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Food snobs fork over $225 for taste of heritage turkey
Question of the Day
For example, heritage turkeys might account for about 10,000 to 20,000 of the birds consumed this Thanksgiving. In contrast, more than 46 million conventional turkeys will be eaten, according to the National Turkey Federation.
Butterball is the most popular brand, and broad-breasted white is the most popular breed.
The price difference can be quite steep, with conventional turkey averaging about $1 per pound, while the heritage variety can cost up to $12 per pound.
Is it worth it?
“You can definitely taste the difference, but not everyone likes it,” said Andy Smith, culinary historian and author of “The Turkey: An American Story.”
Heritage turkeys are gamier and chewier and have to be prepared differently. For example, they have to be cooked at a lower temperature.
“A lot of people prefer a flavorless turkey, because that’s what they’re used to,” Mr. Smith said.
So, yes, it might cost you 12 times as much for a chewier, gamier bird, but — consider it a contribution to the health of our ecosystem: Mr. Smith and Mr. Kamp agree that the increasing popularity of heritage turkeys helps promote biodiversity.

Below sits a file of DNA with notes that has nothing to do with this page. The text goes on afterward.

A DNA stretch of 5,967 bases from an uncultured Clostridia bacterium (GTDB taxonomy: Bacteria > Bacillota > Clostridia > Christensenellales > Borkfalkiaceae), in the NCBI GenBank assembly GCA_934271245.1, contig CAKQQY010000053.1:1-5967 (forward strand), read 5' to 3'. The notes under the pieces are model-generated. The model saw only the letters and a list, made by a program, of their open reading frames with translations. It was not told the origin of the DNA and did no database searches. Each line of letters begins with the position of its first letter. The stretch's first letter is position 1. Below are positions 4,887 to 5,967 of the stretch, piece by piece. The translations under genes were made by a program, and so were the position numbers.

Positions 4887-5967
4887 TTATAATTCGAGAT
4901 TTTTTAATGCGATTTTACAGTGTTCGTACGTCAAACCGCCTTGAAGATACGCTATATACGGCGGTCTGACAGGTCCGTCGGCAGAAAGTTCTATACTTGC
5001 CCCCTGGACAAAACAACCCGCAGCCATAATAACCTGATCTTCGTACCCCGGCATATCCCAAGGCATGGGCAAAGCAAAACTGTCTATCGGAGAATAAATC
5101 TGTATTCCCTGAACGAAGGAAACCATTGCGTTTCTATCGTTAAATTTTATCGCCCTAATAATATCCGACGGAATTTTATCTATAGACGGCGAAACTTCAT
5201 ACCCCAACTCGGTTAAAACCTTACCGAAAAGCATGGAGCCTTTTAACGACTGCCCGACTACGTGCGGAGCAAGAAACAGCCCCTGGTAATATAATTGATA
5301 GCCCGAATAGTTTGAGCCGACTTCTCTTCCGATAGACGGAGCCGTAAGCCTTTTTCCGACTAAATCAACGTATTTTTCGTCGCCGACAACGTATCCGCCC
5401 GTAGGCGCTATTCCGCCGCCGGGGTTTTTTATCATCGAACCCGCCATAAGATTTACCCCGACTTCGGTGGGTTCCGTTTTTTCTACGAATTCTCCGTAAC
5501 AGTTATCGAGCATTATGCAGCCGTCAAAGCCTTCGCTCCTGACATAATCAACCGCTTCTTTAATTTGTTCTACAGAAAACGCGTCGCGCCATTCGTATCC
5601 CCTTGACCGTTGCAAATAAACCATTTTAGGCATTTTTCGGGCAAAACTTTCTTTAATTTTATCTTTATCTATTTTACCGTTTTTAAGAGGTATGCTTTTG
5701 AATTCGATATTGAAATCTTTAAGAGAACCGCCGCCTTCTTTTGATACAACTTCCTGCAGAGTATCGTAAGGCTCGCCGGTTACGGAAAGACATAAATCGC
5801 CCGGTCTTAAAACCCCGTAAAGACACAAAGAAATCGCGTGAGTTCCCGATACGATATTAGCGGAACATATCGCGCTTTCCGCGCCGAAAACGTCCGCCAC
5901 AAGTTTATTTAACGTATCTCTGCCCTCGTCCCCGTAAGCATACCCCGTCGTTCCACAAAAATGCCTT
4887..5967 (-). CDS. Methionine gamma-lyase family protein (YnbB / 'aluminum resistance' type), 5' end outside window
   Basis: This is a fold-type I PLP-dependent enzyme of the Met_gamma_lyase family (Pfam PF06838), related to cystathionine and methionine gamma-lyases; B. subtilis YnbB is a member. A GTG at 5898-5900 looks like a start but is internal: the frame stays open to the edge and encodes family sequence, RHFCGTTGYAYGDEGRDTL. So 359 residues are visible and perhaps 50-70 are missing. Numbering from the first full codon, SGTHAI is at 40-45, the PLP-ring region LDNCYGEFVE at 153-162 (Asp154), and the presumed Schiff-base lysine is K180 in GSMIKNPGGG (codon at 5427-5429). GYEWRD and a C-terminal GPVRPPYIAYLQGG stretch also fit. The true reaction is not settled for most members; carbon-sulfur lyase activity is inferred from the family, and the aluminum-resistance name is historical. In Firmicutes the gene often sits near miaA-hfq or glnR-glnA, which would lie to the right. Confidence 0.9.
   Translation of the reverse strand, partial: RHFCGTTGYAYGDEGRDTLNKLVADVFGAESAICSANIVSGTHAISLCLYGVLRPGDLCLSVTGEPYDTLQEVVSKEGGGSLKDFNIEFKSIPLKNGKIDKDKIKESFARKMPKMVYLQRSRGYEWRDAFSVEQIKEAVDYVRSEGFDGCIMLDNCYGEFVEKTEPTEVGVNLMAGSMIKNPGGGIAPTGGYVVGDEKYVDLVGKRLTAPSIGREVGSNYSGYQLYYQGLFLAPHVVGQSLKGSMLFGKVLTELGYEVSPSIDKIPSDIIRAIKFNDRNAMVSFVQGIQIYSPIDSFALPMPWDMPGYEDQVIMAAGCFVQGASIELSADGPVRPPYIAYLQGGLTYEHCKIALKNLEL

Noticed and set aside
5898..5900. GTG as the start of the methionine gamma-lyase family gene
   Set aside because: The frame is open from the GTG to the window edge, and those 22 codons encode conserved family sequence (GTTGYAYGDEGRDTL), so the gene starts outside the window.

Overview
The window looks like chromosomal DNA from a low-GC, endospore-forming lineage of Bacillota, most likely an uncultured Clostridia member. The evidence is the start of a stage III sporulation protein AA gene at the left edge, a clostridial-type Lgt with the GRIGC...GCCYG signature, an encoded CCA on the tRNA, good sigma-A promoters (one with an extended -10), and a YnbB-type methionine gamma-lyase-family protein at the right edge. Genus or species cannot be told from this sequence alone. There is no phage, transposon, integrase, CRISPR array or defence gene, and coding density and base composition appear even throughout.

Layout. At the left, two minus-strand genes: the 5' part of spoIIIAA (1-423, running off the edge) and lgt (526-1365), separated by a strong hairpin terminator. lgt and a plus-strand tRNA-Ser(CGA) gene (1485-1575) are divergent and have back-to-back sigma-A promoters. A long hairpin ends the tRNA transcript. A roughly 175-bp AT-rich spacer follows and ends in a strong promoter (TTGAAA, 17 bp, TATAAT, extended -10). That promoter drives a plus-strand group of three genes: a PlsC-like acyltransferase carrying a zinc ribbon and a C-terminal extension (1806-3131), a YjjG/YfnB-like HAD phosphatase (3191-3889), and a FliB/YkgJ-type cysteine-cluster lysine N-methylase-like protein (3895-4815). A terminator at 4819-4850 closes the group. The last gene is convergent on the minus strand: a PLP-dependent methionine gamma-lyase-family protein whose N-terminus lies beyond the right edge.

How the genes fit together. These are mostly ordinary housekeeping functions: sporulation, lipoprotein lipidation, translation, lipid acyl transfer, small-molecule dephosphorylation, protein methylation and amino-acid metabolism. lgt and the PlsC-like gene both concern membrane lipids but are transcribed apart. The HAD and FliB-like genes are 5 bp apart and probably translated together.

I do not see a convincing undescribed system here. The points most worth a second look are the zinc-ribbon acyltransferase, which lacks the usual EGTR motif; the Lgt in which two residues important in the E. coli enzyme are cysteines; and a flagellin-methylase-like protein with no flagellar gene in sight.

“Reviving the heritage turkey is a great story,” Mr. Smith said. “Without the slow food movement and small farmers, a lot of these breeds might not have survived.” Slow Food USA is a national group that aims to increase biodiversity and sustainability in food production.
But with such a large price tag, isn’t the heritage turkey inevitably an elitist taste? Not necessarily.
“I think it’s a myth that good eating is the province of the wealthy,” Mr. Kamp said.
Yes, the heritage turkey is on the pricey side, but other free-range varieties are cheaper.
“And if you have a fairly average turkey, you can always snob it up a bit by brining it,” said Mr. Kamp with a laugh.
Speaking of Thanksgiving food myths, Mr. Smith can’t resist a parting irony: Turkey wasn’t on the table at what was considered to be the first Thanksgiving.
“They ate deer,” he said.
About the Author
By Tom Harris and Madhav Khandekar
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